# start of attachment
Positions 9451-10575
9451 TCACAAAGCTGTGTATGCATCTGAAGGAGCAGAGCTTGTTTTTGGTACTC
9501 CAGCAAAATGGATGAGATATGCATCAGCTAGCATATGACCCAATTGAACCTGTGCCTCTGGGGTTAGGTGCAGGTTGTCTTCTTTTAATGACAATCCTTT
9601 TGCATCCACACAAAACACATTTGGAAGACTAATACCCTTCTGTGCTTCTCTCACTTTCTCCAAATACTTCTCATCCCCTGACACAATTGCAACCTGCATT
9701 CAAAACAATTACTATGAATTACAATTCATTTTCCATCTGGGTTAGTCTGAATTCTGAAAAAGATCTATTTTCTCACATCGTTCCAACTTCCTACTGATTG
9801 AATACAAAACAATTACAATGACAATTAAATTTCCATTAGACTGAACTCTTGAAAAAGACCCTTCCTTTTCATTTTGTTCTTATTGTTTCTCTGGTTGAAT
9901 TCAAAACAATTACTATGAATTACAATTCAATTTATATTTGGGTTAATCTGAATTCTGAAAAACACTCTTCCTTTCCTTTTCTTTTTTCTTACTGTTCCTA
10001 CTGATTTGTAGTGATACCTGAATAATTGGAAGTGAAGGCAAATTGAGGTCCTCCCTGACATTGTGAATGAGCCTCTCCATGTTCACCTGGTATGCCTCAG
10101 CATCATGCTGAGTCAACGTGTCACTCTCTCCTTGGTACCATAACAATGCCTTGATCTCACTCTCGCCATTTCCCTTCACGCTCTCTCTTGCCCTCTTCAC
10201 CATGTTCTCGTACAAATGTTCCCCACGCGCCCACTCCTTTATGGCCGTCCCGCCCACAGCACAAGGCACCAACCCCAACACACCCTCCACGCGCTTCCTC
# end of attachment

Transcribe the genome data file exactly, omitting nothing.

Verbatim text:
Positions 9451-10575
9451 TCACAAAGCTGTGTATGCATCTGAAGGAGCAGAGCTTGTTTTTGGTACTC
9501 CAGCAAAATGGATGAGATATGCATCAGCTAGCATATGACCCAATTGAACCTGTGCCTCTGGGGTTAGGTGCAGGTTGTCTTCTTTTAATGACAATCCTTT
9601 TGCATCCACACAAAACACATTTGGAAGACTAATACCCTTCTGTGCTTCTCTCACTTTCTCCAAATACTTCTCATCCCCTGACACAATTGCAACCTGCATT
9701 CAAAACAATTACTATGAATTACAATTCATTTTCCATCTGGGTTAGTCTGAATTCTGAAAAAGATCTATTTTCTCACATCGTTCCAACTTCCTACTGATTG
9801 AATACAAAACAATTACAATGACAATTAAATTTCCATTAGACTGAACTCTTGAAAAAGACCCTTCCTTTTCATTTTGTTCTTATTGTTTCTCTGGTTGAAT
9901 TCAAAACAATTACTATGAATTACAATTCAATTTATATTTGGGTTAATCTGAATTCTGAAAAACACTCTTCCTTTCCTTTTCTTTTTTCTTACTGTTCCTA
10001 CTGATTTGTAGTGATACCTGAATAATTGGAAGTGAAGGCAAATTGAGGTCCTCCCTGACATTGTGAATGAGCCTCTCCATGTTCACCTGGTATGCCTCAG
10101 CATCATGCTGAGTCAACGTGTCACTCTCTCCTTGGTACCATAACAATGCCTTGATCTCACTCTCGCCATTTCCCTTCACGCTCTCTCTTGCCCTCTTCAC
10201 CATGTTCTCGTACAAATGTTCCCCACGCGCCCACTCCTTTATGGCCGTCCCGCCCACAGCACAAGGCACCAACCCCAACACACCCTCCACGCGCTTCCTC